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Hundreds of area residents looked on from the stands at Cats Stadium in Edinburg on Monday, February 4, to bear witness to a ceremony honoring the late Marine Sgt. Alfredo “Freddy” González as a Texas hero. Sen. Juan “Chuy” Hinojosa, D-McAllen, a former U.S. Marine squad leader in Vietnam, was one of the dignitaries to participate in the event. Hinojosa was a high school quarterback for his hometown of Mission and he remembered playing against González, the quarterback for Edinburg’s only high school back in the 1960s. “I am very proud of Freddy González, and of his mon, who gave up her son so we can enjoy our freedom,” Hinojosa said. “As I stand on this football field today, I can feel Freddy’s spirit. From this community, we produce people who are young, raised by our families, but who are willing to become adults and fight for our country. For us, there would be no freedom, no America, if it were not for people like Freddy González.” See story later in this posting.

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Janiece Longoria, a daughter of the late Sen. Raúl Longoria, a longtime Democratic political leader in Hidalgo County, on Friday, February 1, was appointed by Gov. Rick Perry, a Republican, to the University of Texas Board of Regents for a term to expire February 1, 2011. Longoria, who was raised in Pharr before leaving the Rio Grande Valley to attend the University of Texas at Austin and the UT Law School, currently resides in Houston as a partner in the law firm of Ogden, Gibson, Boocks & Longoria, L.L.P. She succeeds Robert Estrada of Dallas, whose term had expired. Estrada is formerly of Brownsville.Fittingly, her first meeting as a UT regent was held in Edinburg on Wednesday, February 6 and Thursday, February 7, when the governing board held one of its rare session out of Austin. See story later in this posting.

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Place 4 City Councilmember Alma A. Garza, who also serves as mayor pro-tem, on Thursday, January 31, asked hundreds of her friends and family members at her campaign kick-off at the ECHO to support her bid for a new, three-year term during the May 10 city elections. She noted that the city’s continuing strong economy – low unemployment rates, major new commercial and residential projects, strong retail and medical performances – is among the many good reasons for voters to keep her in office. Garza will be facing Johnny Rodríguez, CEO of Austin Personnel Services of Edinburg, who is making his first run for elected office. “We have 100 days until May 10 – 100 days to run this election,” she rallied her troops. “I take nothing and no one’s vote for granted. Please note that in the next 100 days I will be runing con todo mi corazón (with all my heart). See story later in this posting.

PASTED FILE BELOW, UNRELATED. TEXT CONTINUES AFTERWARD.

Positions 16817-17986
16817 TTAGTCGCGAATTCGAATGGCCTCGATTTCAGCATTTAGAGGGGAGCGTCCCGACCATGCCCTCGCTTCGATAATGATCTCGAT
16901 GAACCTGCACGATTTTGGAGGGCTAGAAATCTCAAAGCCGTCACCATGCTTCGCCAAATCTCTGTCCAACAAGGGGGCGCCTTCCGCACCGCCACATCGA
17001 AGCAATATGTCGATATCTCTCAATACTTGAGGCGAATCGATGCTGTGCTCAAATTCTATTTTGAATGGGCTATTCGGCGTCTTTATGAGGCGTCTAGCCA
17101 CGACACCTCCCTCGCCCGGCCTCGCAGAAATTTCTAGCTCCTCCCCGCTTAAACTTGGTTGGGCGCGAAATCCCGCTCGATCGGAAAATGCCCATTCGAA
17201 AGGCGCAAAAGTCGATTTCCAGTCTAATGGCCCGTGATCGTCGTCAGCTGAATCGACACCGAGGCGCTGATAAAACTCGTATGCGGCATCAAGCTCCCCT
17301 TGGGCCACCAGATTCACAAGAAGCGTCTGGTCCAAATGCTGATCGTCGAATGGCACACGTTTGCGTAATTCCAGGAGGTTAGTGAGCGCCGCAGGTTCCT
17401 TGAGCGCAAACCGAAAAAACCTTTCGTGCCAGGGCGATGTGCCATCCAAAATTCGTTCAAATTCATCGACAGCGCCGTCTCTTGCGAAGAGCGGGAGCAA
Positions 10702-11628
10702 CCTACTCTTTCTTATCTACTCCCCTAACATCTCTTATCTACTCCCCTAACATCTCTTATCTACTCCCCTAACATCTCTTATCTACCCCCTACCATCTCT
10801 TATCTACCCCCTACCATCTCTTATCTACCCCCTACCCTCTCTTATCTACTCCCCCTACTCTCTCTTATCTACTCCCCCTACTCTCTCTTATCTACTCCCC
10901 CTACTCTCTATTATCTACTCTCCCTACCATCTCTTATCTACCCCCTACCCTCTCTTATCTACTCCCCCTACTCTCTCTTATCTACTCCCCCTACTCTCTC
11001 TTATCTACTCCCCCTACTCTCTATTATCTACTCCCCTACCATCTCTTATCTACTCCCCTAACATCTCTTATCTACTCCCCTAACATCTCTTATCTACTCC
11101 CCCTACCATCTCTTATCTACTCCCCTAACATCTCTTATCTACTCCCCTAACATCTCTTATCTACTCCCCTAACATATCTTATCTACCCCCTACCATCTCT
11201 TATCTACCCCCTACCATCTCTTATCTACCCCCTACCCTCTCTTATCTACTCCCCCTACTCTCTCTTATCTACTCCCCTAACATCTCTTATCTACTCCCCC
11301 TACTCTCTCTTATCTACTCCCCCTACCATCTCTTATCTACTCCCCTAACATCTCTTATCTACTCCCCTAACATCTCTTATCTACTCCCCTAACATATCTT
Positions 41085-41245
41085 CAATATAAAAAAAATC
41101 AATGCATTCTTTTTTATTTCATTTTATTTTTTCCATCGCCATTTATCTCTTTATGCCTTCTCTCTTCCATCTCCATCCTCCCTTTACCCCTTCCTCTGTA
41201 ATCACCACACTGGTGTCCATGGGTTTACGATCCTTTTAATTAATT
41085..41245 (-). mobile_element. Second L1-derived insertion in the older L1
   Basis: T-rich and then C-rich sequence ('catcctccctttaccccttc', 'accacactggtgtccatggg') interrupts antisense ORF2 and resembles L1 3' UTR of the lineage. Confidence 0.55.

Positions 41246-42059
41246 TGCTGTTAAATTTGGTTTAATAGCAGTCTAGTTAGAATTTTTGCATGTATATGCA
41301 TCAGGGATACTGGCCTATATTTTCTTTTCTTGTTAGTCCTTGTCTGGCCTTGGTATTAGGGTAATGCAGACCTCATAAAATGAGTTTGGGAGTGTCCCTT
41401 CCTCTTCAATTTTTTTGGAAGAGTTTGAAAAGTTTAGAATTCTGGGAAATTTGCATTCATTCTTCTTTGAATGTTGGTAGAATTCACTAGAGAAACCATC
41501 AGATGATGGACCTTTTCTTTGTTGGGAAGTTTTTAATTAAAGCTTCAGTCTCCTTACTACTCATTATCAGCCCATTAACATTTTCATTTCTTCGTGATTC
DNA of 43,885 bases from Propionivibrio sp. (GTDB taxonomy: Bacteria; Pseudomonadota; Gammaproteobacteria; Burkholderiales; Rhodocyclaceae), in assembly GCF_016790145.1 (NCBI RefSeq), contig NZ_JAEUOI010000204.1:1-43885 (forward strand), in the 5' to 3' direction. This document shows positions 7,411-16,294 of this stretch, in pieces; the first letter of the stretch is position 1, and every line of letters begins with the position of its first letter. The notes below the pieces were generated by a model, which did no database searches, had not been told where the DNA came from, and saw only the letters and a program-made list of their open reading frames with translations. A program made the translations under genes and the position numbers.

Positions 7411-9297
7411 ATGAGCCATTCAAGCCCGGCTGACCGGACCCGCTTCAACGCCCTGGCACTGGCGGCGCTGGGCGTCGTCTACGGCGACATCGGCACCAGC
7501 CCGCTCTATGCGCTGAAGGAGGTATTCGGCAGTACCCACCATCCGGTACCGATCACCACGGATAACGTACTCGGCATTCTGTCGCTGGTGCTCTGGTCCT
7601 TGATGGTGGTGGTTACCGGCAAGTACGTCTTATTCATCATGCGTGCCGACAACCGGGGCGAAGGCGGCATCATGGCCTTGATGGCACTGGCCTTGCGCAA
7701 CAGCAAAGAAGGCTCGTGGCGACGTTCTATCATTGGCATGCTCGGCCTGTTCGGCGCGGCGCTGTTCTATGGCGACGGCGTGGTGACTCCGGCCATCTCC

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Sen. Judith Zaffirini, D-Laredo, vice chair of the Senate Finance Committee, grills officials with the Texas Department of Transportation, disputing the agency’s claims that it no longer has necessary funding to continue work on public roads, though it continues to spend tax money to support toll projects. “I am dismayed that the legislature didn’t receive accurate information regarding TxDOT spending,” Zaffirini said on Tuesday, February 5, during a joint legislative hearing in Austin of the Senate Finance Committee and the Senate Transportation Committee. “It is crucial that we get to the bottom of this, as projects across the state are being delayed or cancelled.” To her left is Sen. Eddie Lucio, Jr., D-Brownsville, and to her right is Sen. Steve Ogden, R-Bryan. See story later in this posting.

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Election legal paperwork filed by Justice Yañez could result in Republicans kicking her off ballot

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Eddie Sáenz, featured second from right, on Monday, December 31, officially filed for state representative, House District 40, to challenge Rep. Aaron Peña, D-Edinburg, in the March 4 Democratic Party primary. Sáenz was joined by his family and by Juan Maldonado, Hidalgo County Democratic Party chairman, and Maldonado’s son, Juan, at the county Democratic Party headquarters in Pharr. Sáenz said that under the legislative terms of Peña and Peña’s Austin allies, hundreds of thousands of eligible children have been stripped of their health benefits, college tuition costs have almost doubled at Texas’ flagship university, families and small business are charged an average of 54 percent more in utilities, and homeowners are forced to pay more than twice the national average to insure their homes. Peña, meanwhile, criticized Sáenz for failing to appear at a local Democratic Party event onj Wednesday evening, January 2, hinting of some of the attacks Peña, a local trial lawyer, will launch against Sáenz, a civil engineer: “Based on information that has reached our campaign on his residence and his disregard and failure to appear at tonight’s important Democratic function for a minimal debate he should really consider dropping out of the race,” Peña wrote in his political website. Featured with Sáenz in this portrait are, from left, his wife, Sandra; Juan Maldonado and his father, Juan Maldonado; Eddie Sáenz; and Eddie and Sandra’s daughter, Cassie. See story later in this posting.